With FIFA going on, it makes perfect sense to have this "football" lily blooming in my garden!
This section allows you to view all posts made by this member. Note that you can only see posts made in areas you currently have access to.
Image Quality: Okay, we are now in one area where I know I’m going to get a lot of blowback: image quality. The number one thing I heard the fanboys all rejoicing about when the A7r was announced was this: “Yes! D800E quality in a smaller, lighter, less expensive body.” No, the A7r produces less than D800E quality in a less expensive body. If you want a free lunch, I suggest you try the local rescue mission.
The difference isn’t actually easy to describe because it involves what’s going on behind the covers. But let me lay out the basics: the D800E will shoot 14-bit raw files with no underlying artifacts and fully recoverable data. The A7r will shoot 11-bit raw files with potential posterization issues in the data. The same is true of the A7 versus a D610, too.
Let’s start with the 11-bit thing. Sony always uses compression in storing raw files. The way they do that is quite clever. They slice each pixel row into 32 pixel blocks. In a Bayer sensor, that means two colors, each with 16 data points). For each 16 pixels of a color, Sony looks at the minimum and maximum pixel values for each and stores that. For the other 14 pixels they store a 7-bit value that is offset from the minimum value. In essence, they get 32 pixel values stored in 16 bytes, when normally 11-bit storage for that data should take 44 bytes.
This is not lossless compression. It is highly lossy. Nor is it visually lossless. That’s because when you have an extreme set of values in the 32-pixel block (e.g. sun peaking out from behind tree edge), you get posterization of data. Don’t believe me? See this article, which describes it better than I can in the limited space of a review. Indeed, every A7/A7r owner should probably have a copy of RawDigger so that they can understand exactly where the issues in their raw files lay. Even Nikon’s optional visually lossless compression scheme does a better job at this, as it hides its posterization only in very bright values that our eyes just don’t resolve.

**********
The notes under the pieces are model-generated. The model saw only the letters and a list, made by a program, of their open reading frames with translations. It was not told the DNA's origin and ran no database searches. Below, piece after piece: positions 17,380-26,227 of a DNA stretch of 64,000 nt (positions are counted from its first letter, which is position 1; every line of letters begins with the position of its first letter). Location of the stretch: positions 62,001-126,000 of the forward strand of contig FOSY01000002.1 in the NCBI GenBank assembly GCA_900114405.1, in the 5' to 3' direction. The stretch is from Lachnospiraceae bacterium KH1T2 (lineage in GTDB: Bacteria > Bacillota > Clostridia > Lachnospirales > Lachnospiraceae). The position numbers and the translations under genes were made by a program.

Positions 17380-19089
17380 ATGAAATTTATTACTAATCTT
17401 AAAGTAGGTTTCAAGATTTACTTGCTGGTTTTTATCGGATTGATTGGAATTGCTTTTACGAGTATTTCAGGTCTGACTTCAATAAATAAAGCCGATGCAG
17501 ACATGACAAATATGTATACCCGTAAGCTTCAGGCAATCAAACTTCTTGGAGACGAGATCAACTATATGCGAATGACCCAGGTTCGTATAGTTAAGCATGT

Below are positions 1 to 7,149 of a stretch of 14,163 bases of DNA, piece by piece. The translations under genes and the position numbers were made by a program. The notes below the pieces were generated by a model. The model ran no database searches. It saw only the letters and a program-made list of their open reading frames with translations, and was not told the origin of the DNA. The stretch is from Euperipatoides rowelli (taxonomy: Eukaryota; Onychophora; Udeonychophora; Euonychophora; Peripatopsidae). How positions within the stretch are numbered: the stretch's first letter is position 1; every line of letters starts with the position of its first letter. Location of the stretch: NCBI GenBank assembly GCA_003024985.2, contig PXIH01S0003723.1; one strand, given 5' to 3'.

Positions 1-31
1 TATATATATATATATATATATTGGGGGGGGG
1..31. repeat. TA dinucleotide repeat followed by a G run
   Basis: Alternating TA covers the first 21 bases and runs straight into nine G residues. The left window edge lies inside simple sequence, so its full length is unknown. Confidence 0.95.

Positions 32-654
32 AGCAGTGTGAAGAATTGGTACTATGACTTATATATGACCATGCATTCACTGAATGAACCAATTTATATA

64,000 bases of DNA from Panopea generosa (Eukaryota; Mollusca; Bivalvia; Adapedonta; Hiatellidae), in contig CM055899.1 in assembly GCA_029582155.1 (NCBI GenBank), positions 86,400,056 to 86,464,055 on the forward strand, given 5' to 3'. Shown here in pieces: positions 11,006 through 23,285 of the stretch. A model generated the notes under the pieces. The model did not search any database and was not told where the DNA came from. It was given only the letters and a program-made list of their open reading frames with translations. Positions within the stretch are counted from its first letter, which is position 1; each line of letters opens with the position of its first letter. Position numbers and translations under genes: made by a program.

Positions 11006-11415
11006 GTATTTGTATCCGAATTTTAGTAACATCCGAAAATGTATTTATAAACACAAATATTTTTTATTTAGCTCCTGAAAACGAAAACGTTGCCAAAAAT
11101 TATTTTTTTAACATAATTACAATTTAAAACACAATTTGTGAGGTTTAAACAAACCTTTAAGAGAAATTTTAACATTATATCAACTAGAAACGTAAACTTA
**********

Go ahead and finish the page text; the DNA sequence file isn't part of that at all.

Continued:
This factor alone means that the A7r is not equivalent to a D800E. Sorry fanboys, but those of us who want high performance cameras actually want real performance, not a simulation. (I should point out that this compression scheme is used in most Sony cameras now, including the RX1, which is where I first noticed it.)
Coupled with other issues (see Shutter Slap, below), the A7r simply doesn’t match my D800E in optimal collection of raw data. Remember, I used to write a column called Optimal Data, and that’s my mantra when shooting: collect optimal data.